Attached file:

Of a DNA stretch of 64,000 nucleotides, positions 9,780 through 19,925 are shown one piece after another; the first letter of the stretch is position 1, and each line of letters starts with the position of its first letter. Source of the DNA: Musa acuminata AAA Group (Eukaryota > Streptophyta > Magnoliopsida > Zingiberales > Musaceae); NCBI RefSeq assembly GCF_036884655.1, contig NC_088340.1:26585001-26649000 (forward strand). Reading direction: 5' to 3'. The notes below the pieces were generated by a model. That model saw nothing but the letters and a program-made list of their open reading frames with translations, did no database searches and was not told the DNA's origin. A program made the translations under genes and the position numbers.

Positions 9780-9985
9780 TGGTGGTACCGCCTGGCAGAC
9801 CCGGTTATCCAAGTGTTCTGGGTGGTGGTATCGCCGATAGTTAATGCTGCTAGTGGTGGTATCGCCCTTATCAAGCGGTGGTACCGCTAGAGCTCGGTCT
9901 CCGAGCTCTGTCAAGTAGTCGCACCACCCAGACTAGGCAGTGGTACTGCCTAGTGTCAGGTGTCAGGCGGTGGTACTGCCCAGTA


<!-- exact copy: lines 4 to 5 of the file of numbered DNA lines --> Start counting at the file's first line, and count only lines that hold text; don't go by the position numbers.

9801 CCGGTTATCCAAGTGTTCTGGGTGGTGGTATCGCCGATAGTTAATGCTGCTAGTGGTGGTATCGCCCTTATCAAGCGGTGGTACCGCTAGAGCTCGGTCT
9901 CCGAGCTCTGTCAAGTAGTCGCACCACCCAGACTAGGCAGTGGTACTGCCTAGTGTCAGGTGTCAGGCGGTGGTACTGCCCAGTA